Must the arts necessarily be political? And in what ways can artists support protest movements? These are just two of the questions that we address in this issue’s Special on the topic of protest. We shine a spotlight on the role played by music in the demonstrations currently taking place in Iran as well as on the compositional ramifications of 20th-century composer Hanns Eisler’s political commitments during the interwar period.
The present issue also introduces our University’s new Contemporary Arts Practice (CAP) master’s degree programme, set to go live in autumn 2023, as well as the turbulent history of a now-restituted Rosenberger fortepiano built in 1810.
Just how the mdw works to have a direct impact on society at large can be seen in community-focused endeavours such as a recent project at the youth detention centre in Gerasdorf in which a youth opera was staged together with inmates, while a further example is the onsite music-making workshop at MedUni Wien’s Comprehensive Center for Pediatrics in which mdw students regularly make music with three- to sixteen-year-old long-term patients.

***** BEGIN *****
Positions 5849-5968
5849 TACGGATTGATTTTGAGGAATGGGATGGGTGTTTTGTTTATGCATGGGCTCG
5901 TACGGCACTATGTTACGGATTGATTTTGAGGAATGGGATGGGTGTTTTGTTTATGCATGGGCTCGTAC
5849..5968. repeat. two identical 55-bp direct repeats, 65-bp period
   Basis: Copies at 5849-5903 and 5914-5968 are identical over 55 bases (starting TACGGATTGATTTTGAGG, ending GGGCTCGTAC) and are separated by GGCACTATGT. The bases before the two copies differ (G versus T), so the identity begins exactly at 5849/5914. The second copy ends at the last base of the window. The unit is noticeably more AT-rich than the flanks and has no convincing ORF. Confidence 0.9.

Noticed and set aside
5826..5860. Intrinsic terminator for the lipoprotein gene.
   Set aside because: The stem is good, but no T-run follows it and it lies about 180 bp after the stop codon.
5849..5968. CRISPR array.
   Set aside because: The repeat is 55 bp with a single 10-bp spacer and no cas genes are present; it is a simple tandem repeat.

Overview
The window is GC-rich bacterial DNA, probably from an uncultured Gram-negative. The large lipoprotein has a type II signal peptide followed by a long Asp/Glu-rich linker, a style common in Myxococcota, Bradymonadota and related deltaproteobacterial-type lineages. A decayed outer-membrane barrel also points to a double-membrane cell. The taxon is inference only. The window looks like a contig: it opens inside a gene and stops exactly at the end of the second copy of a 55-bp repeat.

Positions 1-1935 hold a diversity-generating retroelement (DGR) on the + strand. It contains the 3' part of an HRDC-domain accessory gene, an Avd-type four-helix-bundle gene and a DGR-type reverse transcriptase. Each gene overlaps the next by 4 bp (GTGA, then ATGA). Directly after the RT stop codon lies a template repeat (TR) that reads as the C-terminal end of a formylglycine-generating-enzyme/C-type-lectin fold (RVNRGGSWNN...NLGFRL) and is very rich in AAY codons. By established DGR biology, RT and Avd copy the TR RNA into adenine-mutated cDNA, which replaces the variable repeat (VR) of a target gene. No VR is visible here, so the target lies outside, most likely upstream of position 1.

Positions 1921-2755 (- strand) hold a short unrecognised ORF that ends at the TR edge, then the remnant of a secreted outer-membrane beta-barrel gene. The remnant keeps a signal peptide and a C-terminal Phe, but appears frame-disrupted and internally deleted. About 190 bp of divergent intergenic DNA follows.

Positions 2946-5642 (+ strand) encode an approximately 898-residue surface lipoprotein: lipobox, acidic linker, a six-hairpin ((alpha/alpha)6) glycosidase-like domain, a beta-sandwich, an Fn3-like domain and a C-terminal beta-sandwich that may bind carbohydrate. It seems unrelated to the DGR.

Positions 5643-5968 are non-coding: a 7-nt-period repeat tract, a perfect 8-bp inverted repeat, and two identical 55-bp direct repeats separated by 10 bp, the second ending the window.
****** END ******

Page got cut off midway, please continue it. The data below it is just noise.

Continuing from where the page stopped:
A recent workshop at Film Academy Vienna provided insights into the work of “intimacy coordinators”, who assume mediatory roles on film sets and accompany the work of actors and directors particularly when developing scenes that portray sexuality and/or violence. And in a look at inter-institutional undertakings in the musical realm, Vienna Musikverein Director Stephan Pauly speaks about his institution’s long-running relationship with the mdw and whets our appetites for the concert to be given by the Webern Symphonie Orchester and conductor Daniel Harding in June.
Wishing you an interesting read, Ulrike Sych, Rector